The largest age group that has fallen for scams is those over 55 and below 64 years old. According to Scamwatch’s most recent data, Australians continue to be duped by crypto-related and investment scams. They have lost 242.5 million Australian dollars so far in 2022 to scammers, according to Scamwatch.
Between January and July this year, most funds lost to all kinds of scams were invested scams. These range from romance baiting to classic Ponzi schemes to cryptocurrency scams.
This figure is already 36% more than that of all 2021. It revealed that Australians lost 178.2 millions Australian dollars to investment frauds in the previous year.
Consumer advocates are pushing banks to take more responsibility for scam reimbursements in order to “drive greater investment to stop fraud.”
A Thursday report by the Australian Broadcasting Corporation (ABC) shows that advocacy groups are pushing reforms to require banks to verify the name of the recipient when money is transferred online.
The banks should be liable for scams, says Gerard Brody
Gerard Brody, CEO Consumer Action Law Centre, stated that “the key reform is to shift this liability from individual consumers towards banks when it comes down to scam losses.”
“They ask for your account name but don’t really check.”
Banks want to encourage more customers to use the PayID technology. This allows customers to see their name and account numbers attached to a BSB.
Brody stated that it was obvious that the optional system that requires consumers to take sole responsibility for preventing frauds wasn’t working.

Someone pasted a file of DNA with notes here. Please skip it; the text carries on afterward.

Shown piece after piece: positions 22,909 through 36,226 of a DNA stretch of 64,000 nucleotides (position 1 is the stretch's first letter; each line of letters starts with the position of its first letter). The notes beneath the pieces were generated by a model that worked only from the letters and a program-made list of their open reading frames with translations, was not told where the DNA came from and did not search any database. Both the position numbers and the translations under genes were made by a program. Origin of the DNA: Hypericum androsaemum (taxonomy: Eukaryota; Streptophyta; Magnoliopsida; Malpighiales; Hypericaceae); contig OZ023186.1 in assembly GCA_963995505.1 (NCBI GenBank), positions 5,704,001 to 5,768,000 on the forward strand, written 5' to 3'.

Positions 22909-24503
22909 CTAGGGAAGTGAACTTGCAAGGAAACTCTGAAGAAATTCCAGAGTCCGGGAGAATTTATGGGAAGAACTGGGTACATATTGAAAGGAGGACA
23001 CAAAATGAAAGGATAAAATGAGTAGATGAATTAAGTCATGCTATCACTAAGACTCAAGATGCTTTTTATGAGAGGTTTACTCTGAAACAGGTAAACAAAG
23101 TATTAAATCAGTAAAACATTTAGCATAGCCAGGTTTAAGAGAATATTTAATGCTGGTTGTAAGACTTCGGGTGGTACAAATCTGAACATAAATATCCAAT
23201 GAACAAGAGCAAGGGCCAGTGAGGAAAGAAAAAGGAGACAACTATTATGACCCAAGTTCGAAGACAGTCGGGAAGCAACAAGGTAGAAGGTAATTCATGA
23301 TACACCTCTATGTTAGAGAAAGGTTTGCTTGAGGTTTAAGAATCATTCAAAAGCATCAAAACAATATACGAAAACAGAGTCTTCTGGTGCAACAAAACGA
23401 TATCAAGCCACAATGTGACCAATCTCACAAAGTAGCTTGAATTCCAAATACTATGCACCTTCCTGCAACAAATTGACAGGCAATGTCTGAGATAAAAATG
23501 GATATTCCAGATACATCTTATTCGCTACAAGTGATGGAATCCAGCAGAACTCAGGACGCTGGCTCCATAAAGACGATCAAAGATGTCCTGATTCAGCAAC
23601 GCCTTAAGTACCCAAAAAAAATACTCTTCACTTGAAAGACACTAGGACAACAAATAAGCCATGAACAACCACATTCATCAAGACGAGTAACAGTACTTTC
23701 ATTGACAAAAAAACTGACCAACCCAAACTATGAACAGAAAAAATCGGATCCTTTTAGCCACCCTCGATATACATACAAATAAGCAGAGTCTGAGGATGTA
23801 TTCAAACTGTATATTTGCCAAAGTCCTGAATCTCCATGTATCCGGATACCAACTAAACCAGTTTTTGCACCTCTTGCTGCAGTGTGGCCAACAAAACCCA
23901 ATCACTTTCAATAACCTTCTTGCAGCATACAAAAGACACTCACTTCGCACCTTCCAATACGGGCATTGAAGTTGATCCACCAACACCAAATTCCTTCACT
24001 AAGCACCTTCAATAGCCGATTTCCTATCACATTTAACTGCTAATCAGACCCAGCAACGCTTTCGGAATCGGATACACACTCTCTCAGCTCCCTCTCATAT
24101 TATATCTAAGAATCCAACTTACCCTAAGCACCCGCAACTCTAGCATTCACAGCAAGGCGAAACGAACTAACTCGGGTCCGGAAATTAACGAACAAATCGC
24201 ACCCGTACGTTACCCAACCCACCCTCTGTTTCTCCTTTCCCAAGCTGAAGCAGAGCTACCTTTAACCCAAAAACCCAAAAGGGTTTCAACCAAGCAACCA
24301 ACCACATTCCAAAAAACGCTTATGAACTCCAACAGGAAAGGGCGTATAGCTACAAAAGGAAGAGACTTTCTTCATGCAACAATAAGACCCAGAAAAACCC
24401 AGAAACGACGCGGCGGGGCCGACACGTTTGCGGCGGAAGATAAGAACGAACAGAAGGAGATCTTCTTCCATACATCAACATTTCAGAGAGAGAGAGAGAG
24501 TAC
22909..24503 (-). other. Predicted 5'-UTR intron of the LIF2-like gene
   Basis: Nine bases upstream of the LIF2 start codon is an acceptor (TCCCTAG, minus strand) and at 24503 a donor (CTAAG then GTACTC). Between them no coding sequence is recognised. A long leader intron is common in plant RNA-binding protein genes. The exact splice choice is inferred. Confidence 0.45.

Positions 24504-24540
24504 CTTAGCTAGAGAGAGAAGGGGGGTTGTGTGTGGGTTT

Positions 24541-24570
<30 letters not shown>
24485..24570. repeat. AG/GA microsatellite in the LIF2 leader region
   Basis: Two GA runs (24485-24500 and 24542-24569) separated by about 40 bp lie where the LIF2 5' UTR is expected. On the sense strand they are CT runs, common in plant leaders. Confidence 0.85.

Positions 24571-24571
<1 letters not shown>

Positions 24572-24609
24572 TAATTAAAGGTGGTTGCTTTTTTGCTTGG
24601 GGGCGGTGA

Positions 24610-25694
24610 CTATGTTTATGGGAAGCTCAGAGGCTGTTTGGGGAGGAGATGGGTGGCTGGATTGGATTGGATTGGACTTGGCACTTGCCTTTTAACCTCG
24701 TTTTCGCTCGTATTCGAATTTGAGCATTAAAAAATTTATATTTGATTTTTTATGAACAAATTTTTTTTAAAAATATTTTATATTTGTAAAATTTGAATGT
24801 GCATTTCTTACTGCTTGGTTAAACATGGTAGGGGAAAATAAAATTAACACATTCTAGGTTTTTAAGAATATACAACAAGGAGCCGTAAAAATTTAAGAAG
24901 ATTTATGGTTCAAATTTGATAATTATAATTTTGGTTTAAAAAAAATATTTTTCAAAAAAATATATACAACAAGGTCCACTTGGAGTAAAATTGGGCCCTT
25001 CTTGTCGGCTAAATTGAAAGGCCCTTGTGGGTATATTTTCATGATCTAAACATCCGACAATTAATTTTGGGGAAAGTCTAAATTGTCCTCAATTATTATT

The Australian authorities seemed to have intensified their scrutiny of the crypto space, despite a rise in hacks, scams and general market downturn.
According to reports, Sean Hughes, a commissioner of the Australian Securities and Investments Commission (ASIC), urged investors Sunday to recognize that crypto investments are a form “extreme risk-taking.”
According to local media, ASIC commissioner Sean Hughes stated that he wanted to make sure consumers entering the market are clear and unambiguous.
We believe that crypto assets can be highly volatile, risky, and complex.
After deeming cryptocurrency “emerging danger” due to increased criminal activity, the Australian Federal Police created a dedicated team to monitor cryptocurrency-related transactions.
In August, the Australian Labour government also announced its position regarding crypto regulation. Crypto exchange Binance Australia also announced tightening of the onboarding process for new customers to protect those flagged as being most vulnerable to financial cryptocurrency crime.